I do not like to make the first move in any endeavor. … I leave it to Divine Providence to make the first move and then I am satisfied. When it is clear that I am acting only under the direction of Providence, I have nothing to reproach myself with. When I make the first move, it is only I myself who am active,  so I don’t expect to see much good result; neither does God usually give the action his special blessing.

– John Baptist de La Salle – [1]

De La Salle’s life sparkled with a radical adherence to Divine Providence – the conviction that God speaks to us through people, circumstances, events, and requests that arise in the course of our daily affairs; not fate, luck, happenstance, or coincidence, but God’s invitations to move in a certain direction, do a certain thing, respond in a certain way. It’s like the gaze of a young child towards its parent, acutely conscious of the many ways concern, direction, interest, and care are communicated non-verbally. It is the language of loving attention, of contemplation.

Yet there is another piece that might be easily overlooked; i.e., he knew that you actually have to do something in order to learn something; you actually have to act in order to move forward. One of the striking things about De La Salle is that he acted, he responded. He did not just think “Oh, boy. I better do something about this sometime.” Instead, he listened carefully, prayed deeply, thought fervently, consulted widely, concluded courageously, and acted confidently.

This combination of radical trust and conscious action–of faith and zeal if you will–is worth paying attention to vis-à-vis our contemporary engagement with the Christian tradition. A few years ago, America magazine had a book review that disagreed with the book’s substance but also admitted that the thing the author got right was “… his steady insistence that in order to be Christians today–to bear the name of Christ in truth as well as in title–we must relearn two things: practices and disciplines. … [W]hen it comes to the question of how we build Christian persons, how we become Christians in habit as well as in mind, ‘what we think does not matter as much as what we do–and how faithfully we do it.’ [2] The shivering importance of this emphasis on practices can be better seen when we notice that we are, all of us, being formed by the things we do every day. As the philosopher Will Durant put it in his one-line-synthesis of Aristotle: ‘We are what we repeatedly do.’ And what do we do every day? We check our phones; we watch our televisions; we drive our cars. We perform these ‘cultural liturgies,’ as James K.A. Smith names them, by rote. They sink so deeply into us that they become muscle memory. It is these repeated actions that shape our habits, our habits that shape our character, our characters that shape our tastes and our tastes that shape ourselves.”[3]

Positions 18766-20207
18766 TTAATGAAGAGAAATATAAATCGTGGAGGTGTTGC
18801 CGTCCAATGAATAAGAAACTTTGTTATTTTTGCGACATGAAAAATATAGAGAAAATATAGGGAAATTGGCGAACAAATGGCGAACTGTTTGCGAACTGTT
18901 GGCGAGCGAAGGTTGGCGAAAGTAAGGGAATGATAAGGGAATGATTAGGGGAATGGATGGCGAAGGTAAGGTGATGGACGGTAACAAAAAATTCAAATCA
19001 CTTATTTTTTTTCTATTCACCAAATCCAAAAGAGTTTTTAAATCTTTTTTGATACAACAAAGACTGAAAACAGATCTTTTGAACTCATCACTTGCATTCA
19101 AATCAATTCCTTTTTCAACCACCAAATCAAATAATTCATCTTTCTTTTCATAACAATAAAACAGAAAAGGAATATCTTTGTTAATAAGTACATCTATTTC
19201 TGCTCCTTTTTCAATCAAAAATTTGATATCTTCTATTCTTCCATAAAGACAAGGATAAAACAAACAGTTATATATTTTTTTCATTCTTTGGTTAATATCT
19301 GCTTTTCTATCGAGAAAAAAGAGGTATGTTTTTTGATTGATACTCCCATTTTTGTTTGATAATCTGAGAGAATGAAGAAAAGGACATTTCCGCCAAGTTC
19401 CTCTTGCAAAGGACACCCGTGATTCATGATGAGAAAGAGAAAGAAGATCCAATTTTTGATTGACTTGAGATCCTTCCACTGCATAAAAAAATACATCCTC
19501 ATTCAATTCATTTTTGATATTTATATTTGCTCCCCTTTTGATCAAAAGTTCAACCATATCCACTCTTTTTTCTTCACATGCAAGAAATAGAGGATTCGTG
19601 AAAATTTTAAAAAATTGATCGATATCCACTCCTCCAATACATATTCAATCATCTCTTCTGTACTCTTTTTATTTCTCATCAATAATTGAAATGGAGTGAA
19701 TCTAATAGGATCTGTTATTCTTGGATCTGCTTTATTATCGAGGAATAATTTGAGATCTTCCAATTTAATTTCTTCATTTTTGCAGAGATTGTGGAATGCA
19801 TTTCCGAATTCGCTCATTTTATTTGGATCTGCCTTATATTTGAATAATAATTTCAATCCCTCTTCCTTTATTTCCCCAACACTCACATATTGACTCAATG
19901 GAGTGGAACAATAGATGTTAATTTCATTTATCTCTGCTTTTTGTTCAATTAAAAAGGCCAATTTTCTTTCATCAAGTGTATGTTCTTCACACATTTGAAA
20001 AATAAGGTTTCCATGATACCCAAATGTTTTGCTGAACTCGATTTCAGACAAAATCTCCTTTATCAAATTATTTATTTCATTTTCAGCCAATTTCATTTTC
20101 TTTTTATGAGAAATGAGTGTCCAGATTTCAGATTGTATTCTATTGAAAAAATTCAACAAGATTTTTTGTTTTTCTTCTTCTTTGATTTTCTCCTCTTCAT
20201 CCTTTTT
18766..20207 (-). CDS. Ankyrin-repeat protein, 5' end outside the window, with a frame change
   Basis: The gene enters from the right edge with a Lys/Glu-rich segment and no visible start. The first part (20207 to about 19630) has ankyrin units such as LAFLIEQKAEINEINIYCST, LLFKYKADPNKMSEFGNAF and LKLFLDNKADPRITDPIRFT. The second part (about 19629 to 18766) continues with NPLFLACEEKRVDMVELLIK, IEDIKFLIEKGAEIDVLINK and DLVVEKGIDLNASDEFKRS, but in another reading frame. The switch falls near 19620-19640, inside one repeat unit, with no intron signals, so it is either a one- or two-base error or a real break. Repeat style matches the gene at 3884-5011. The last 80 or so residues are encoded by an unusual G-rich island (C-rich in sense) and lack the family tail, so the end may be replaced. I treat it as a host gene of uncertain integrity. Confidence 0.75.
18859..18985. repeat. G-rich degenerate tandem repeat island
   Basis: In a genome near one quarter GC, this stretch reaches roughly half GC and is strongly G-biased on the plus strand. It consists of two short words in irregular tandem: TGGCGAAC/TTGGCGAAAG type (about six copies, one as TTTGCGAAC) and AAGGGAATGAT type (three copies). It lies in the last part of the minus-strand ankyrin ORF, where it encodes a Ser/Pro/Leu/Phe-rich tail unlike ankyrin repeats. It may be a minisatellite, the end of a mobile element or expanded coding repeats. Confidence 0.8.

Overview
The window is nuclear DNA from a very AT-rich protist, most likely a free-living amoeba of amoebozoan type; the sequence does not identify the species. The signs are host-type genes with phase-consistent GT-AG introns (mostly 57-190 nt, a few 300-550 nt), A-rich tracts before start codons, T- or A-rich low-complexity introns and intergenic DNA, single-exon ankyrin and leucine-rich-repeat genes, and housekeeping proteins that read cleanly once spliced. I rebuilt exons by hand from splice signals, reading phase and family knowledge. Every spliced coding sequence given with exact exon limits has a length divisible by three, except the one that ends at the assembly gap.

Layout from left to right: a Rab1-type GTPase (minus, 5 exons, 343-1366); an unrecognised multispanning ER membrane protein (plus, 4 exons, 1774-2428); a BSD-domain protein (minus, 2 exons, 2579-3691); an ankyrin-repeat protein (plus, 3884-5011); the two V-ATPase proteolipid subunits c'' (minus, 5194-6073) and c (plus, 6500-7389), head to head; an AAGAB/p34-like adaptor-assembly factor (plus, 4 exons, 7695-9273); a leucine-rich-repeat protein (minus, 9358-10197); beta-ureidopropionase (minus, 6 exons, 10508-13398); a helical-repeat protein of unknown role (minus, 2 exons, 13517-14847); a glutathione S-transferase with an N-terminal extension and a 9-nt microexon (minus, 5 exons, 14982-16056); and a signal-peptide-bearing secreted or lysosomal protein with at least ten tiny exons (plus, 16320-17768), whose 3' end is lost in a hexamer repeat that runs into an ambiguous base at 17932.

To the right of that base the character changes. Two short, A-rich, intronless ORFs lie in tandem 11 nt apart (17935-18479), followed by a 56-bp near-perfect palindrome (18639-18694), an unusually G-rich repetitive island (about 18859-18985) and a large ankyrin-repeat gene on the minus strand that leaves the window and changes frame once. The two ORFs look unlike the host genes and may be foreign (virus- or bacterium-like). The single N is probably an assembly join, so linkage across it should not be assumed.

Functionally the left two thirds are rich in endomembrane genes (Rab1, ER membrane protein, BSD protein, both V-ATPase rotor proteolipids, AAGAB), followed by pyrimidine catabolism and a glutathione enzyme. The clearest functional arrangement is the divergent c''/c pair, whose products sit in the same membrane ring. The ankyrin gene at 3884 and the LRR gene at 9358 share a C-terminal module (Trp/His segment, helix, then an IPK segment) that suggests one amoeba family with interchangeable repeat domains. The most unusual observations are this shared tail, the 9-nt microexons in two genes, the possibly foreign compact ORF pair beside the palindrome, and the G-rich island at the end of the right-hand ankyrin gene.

It is a long quotation, but every word speaks to our capacity to be aware of God’s Providence. Can the language of mutual loving attention with God survive amidst the habits that are our second nature? Do we have any habits that resonate with God or God’s life in our midst? God’s providential care warrants a cultivated capacity to habitually engage that presence. But this is not very easy today. According to another author, “the convergence of two major trends in our own time calls for a new assessment of the barriers of faith. … These two major trends are (1) the practice of continuous engagement in immediately gratifying activities that resist reflection and meditation, and (2) the growth of secularism, defined as a state in which theism is seen as one of the many visible choices for human fullness and satisfaction, and in which the transcendent feels less and less plausible.” [4] His proposed solution is the title of his book.

De La Salle’s combination of praying and doing, trusting and acting, faith and zeal, was just as difficult in his own time as it is today. Then as now, you can’t simply think your way to salvation. If we live in a time where our attention is structured by largely unconscious habits introduced and shaped by popular culture, then it makes sense to 1) be aware of that dynamic in our lives, 2) find opportunities to step behind and beyond such habits, and 3) include a few practices and disciplines that resonate with our faith-informed convictions. Without such plain and simple measures, Thoreau’s “life of quiet desperation” remains the default ungraced option for most.

So what will you do this summer?

A PDF of this reflection is HERE.
[1] De La Salle, John Baptist. The Letters. Translated by Colman Molloy, FSC. Edited by Colman Molloy and Augustine Loes. Romeoville, IL: Lasallian Publications, 1988. Pg. 75
[2] Dreher, Rod. The Benedict Option: a Strategy for Christians in a Post-Christian Nation. Sentinel, an Imprint of Penguin Random House LLC, 2018. Pg. 52.
[3] Gilger, Patrick. America Magazine.  April 17, 2017. “Navigating the Benedict Option” Pg. 20.
[4] Noble, Alan. Disruptive Witness: Speaking Truth in a Distracted Age. InterVarsity Press, 2018. Pg. 2

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